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The Pipeline Embolization Device: Learning Curve and Predictors of Complications and Aneurysm Obliteration

Jabbour, Pascal MD*; Chalouhi, Nohra MD*; Tjoumakaris, Stavropoula MD*; Gonzalez, L. Fernando MD*; Dumont, Aaron S. MD*; Randazzo, Ciro MD*; Starke, Robert M. MD*; Hasan, David MD; Chitale, Rohan MD*; Singhal, Saurabh MD*; Moukarzel, Lea A. BA*; Rosenwasser, Robert MD*

doi: 10.1227/01.neu.0000429844.06955.39
Research-Human-Clinical Studies

BACKGROUND: The Pipeline Embolization Device (PED) has emerged as a promising treatment for intracranial aneurysms.

OBJECTIVE: To assess the safety and efficacy of the PED, to analyze the effect of operator experience on the complication rate, and to identify predictors of complications and obliteration.

METHODS: A total of 109 patients with 120 aneurysms were treated with PED at our institution. The patient population was divided into 3 consecutive equal groups to assess whether overall and major complication rates decreased over time: group 1, patients 1 through 37; group 2, patients 38 through 73; and group 3, patients 74 through 109.

RESULTS: The number of PEDs used was 1.40 per aneurysm. Symptomatic and major procedure-related complications occurred in 11% and 3.7% of patients, respectively. The rate of complications decreased from 16.2% in group 1 to 5.6% in group 3, and the rate of major complications fell dramatically from 10.8% in group 1 to 0% in groups 2 and 3 (P < .05). Procedure time significantly decreased over time (P = .04). In multivariate analysis, previously treated aneurysms were predictive of procedural complications (P = .02). At the latest follow-up, 65.8% of aneurysms were completely occluded, 9.6% were nearly completely occluded, and 24.6% were incompletely occluded. In multivariate analysis, fusiform aneurysms (P = .05) and shorter angiographic follow-up (P = .03) were negative predictors of aneurysm obliteration.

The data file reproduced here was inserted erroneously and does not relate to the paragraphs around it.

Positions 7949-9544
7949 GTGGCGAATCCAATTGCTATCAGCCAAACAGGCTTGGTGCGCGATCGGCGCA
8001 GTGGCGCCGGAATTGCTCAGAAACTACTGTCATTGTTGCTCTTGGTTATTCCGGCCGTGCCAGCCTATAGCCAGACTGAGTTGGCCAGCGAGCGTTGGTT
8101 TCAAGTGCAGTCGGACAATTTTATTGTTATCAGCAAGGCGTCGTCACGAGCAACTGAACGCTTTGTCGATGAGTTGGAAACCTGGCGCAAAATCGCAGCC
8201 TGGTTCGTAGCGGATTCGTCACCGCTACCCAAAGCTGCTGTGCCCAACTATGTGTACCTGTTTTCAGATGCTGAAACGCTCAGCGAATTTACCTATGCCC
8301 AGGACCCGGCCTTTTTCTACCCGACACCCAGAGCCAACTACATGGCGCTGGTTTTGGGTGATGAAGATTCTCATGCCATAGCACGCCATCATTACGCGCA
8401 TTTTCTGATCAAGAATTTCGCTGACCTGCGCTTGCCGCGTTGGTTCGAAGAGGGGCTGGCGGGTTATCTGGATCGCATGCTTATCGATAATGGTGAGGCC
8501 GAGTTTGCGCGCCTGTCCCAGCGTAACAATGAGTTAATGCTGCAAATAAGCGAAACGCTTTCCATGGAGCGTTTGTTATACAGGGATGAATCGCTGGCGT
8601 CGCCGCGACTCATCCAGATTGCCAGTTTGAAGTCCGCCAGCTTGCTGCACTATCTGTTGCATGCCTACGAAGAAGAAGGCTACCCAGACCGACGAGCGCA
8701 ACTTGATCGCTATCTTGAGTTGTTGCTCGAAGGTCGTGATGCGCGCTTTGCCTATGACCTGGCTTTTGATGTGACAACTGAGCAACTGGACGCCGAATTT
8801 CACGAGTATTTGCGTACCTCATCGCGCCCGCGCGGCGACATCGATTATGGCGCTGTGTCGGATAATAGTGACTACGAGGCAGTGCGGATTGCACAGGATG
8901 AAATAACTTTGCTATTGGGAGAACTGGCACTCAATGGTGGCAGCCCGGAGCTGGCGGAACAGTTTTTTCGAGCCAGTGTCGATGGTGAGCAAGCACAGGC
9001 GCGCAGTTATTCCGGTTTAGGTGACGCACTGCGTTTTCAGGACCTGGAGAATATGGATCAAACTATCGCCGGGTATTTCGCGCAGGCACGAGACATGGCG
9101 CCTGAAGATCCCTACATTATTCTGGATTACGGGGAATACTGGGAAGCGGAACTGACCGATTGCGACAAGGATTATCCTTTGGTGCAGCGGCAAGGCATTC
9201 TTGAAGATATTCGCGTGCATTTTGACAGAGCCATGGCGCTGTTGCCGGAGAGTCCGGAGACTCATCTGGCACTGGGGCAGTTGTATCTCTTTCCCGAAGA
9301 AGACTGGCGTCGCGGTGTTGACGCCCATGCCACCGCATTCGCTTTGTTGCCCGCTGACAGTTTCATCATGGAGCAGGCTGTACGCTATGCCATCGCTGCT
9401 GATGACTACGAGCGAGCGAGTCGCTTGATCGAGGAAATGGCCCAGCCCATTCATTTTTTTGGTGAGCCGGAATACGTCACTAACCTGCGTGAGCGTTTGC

CONCLUSION: PED therapy may have an acceptable safety-efficacy profile. The risk of complications appears to decrease dramatically with physician experience, supporting the existence of a learning curve. Patients with previously treated aneurysms have higher complication rates, whereas fusiform aneurysms achieve lower obliteration rates.


PED, Pipeline Embolization Device

*Department of Neurosurgery, Thomas Jefferson University and Jefferson Hospital for Neuroscience, Philadelphia, Pennsylvania;

Department of Neurosurgery, University of Iowa, Iowa City, Iowa

Correspondence: Pascal M. Jabbour, MD, Department of Neurological Surgery, Division of Neurovascular Surgery and Endovascular Neurosurgery, Thomas Jefferson University Hospital, 901 Walnut St, 3rd Floor, Philadelphia, PA 19107. E-mail:

Received December 7, 2012

Accepted March 11, 2013

Copyright © by the Congress of Neurological Surgeons